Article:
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For a Girl Killed at Sea

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I see the ships, the plotted crash,
The stateroom’s purgatory trash,
The waiting wedged and still no splash.
There is the torch that burns not through
Unless it drowns the sailor crew
Shoring the bulkhead pinning you.
And then the priest who, being ill,
Intones through steel the bitter pill:
This tomb is your last confession grille.
I think of you awake in bed,
Praying what all the voyage said:
Have done with dying and be dead.
It is a pride in loneliness
Like some propriety of dress
That shuns the water meant to bless;
My hand as from a magnet pole
Works to the Sunday dipping bowl
To spot my tie and cross my soul.

Calvin Thomas, Jr., "For a Girl Killed at Sea" from Poetry (October 1955). Copyright © 1955 by Calvin Thomas, Jr..  Reprinted by permission of Calvin Thomas, Jr..
Source: Poetry (Poetry Foundation)

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This poem originally appeared in the October 1955 issue of Poetry magazine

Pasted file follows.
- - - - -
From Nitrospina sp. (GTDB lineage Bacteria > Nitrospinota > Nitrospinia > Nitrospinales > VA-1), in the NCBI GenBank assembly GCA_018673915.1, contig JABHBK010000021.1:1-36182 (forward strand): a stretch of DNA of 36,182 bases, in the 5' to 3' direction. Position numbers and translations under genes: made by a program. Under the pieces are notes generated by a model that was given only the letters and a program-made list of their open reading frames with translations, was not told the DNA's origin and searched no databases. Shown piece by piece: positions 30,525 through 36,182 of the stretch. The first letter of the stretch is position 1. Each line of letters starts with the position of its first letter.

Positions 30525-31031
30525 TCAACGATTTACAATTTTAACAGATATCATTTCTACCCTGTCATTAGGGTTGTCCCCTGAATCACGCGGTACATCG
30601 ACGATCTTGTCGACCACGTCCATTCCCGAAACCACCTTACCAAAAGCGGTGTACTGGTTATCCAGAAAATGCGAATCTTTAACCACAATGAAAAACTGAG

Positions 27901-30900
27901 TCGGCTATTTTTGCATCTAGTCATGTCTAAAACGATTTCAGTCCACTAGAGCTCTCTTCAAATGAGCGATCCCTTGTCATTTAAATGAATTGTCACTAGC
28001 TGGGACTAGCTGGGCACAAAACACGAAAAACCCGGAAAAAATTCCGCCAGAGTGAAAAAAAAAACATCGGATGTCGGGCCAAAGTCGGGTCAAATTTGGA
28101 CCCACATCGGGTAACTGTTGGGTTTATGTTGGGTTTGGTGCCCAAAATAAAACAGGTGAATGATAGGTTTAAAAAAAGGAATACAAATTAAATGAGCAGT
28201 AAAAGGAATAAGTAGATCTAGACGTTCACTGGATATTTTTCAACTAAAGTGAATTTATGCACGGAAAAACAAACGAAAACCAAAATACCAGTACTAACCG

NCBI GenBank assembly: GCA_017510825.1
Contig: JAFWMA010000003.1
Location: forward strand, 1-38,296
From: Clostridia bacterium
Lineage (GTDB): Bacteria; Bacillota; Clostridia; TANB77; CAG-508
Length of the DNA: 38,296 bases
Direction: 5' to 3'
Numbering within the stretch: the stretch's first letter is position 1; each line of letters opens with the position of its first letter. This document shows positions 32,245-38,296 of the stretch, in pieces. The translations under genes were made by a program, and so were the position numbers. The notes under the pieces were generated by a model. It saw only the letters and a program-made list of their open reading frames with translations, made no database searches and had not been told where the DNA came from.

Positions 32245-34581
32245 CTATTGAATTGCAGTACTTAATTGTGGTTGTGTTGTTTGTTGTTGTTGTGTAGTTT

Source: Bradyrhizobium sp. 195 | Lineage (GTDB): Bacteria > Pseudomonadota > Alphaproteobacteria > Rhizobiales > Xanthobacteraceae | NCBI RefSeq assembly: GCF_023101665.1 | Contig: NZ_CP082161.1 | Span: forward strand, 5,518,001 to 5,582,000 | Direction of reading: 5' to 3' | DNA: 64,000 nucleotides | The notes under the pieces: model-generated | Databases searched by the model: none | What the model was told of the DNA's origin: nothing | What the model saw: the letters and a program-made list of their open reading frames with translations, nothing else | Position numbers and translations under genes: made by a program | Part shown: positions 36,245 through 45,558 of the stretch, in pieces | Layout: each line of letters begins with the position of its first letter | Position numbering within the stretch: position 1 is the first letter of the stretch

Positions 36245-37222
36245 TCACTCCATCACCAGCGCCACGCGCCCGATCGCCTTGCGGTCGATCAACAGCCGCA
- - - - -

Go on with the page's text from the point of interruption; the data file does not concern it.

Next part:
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For a Girl Killed at Sea

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  • Calvin Thomas Jr. was a promising young poet at Yale when, during the summer of his sophomore year, he attended John Crowe Ransom’s summer school at Kenyon College. There he met influential New Critics like Allen Tate, Mark Shorer, and Yvor Winters, who would later become a mentor. He graduated from Yale in 1951, joined the Air Force, and was sent to Germany. His story “The Comeback,” which sprang from his experience interviewing German war veterans, was included in Stanford Best Stories. Thomas also wrote poems during this time, he alleged, “with no plan for them.” He continued, “but I mailed them off with short stories to [Wallace] Stegner and, to my surprise, learned I’d won the Stanford Fellowship, together with a Thom Gunn, and now belonged to Winters.”

    Though he never published a book, Thomas had poems accepted in Poetry, The Golden Goose, Sequoia, and the journal Botteghe Oscure. Often...

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